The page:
It's been a miserable year for restaurants. An estimated 110,000 dining establishments have already closed on a permanent basis, and another 10,000 are projected to close by the time 2020 wraps up. In fact, 37% of restaurants that have managed to survive thus far say they doubt they'll be open six months from now.
Though restaurants were generally never forced to close completely during the pandemic, (unlike nonessential retailers that had to shut down back in March), most have faced major restrictions since the start of the pandemic. Earlier in the year, many were limited to takeout and delivery service only -- a model that works well for a pizza joint but less so for a fine-dining establishment. And while many restaurants have since been allowed to reopen, some are restricted to outdoor seating only.
Clearly, that's a problem in much of the country. Now that winter is pretty much here, the idea of outdoor dining is unlikely to hold much appeal, and restaurants may need to sink far too many resources into facilitating it to make it worthwhile. Some establishments, for example, are looking into powerful heaters, fire pits, and even individual igloos where patrons can sit in groups while being shielded from the elements -- but the revenue that effort produces may not be enough to support the spending involved.
Restaurants in warmer parts of the country, however, may have a leg up this winter. In places where cold weather isn't an issue, establishments can easily continue to offer outdoor dining. The question is: Will it be enough to sustain them in the absence of full-capacity service?
Outdoor dining: an incomplete solution
It's easy to argue that right now, the typical Florida restaurant has an advantage over one in Massachusetts from an outdoor dining perspective. But let's remember that most restaurants don't have the capacity to replace their indoor dining rooms with outdoor diners in full. Some establishments may have limited patio space, and given the need to continue spacing out tables, even restaurants that serve customers all through the winter may still see a serious revenue decline.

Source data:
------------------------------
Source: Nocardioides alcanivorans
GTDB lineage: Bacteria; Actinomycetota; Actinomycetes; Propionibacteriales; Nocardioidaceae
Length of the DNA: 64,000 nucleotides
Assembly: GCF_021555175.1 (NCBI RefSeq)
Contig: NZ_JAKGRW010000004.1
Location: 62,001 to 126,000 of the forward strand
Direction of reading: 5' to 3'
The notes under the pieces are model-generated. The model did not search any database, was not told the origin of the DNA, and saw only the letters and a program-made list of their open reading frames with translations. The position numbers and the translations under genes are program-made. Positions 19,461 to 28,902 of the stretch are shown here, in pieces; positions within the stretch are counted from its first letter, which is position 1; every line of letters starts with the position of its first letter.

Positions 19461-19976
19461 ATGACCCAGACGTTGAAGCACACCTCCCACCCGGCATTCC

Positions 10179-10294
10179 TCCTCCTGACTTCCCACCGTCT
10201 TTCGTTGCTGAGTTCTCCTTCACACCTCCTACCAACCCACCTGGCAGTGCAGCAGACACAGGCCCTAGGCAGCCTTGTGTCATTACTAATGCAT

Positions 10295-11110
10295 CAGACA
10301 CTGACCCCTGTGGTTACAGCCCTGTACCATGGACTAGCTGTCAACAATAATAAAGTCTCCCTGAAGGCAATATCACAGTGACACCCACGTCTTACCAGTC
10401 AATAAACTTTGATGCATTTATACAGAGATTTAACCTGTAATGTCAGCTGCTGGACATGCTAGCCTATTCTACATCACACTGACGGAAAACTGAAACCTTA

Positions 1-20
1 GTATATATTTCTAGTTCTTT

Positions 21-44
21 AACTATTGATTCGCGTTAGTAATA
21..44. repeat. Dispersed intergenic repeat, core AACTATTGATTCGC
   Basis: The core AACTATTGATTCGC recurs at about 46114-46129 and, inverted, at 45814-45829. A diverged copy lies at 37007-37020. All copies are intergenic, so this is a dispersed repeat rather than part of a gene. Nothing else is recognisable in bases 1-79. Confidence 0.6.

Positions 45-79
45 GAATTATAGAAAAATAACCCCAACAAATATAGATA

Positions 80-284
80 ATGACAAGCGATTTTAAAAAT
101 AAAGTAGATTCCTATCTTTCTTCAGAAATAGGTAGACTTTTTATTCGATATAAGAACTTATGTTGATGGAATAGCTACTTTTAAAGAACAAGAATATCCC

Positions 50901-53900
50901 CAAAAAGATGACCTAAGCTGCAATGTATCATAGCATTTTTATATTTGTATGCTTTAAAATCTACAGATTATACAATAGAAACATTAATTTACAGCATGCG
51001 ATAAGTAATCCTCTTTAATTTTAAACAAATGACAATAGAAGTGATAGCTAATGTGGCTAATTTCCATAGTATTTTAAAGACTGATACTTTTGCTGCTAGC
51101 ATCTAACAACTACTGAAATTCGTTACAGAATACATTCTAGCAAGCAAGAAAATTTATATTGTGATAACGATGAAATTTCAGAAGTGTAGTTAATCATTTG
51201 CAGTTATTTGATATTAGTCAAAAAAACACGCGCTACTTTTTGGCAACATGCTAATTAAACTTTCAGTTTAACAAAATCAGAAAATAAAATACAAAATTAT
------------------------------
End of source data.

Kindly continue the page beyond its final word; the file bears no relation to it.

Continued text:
Outdoor dining also hinges on having the weather cooperate. An establishment located in a warmer climate may still have to shutter its outdoor service during rain storms and other weather events. Plus, not all customers enjoy eating meals outside, and some would rather dine at home than grapple with wind or lower nighttime temperatures.
Therefore, while it's possible that the option to continue outdoor dining this winter will help some restaurants stay afloat and ride out the pandemic, for many, it inevitably won't be enough. Also, many of the restaurants that are in a position to offer outdoor dining throughout winter may have had a sluggish summer when it was too hot to comfortably eat outside.
It's pretty clear that at this point, all restaurants, regardless of location, need a dose of aid to keep running. With vaccines on the horizon, pumping enough cash into restaurants to help them hang on another six months could be just the solution they need, because widespread closures would hurt not only those businesses but also their local communities and real estate markets. But so far, that aid has yet to be rendered, which means thousands of restaurants all over the country risk shutting their doors in the very near future.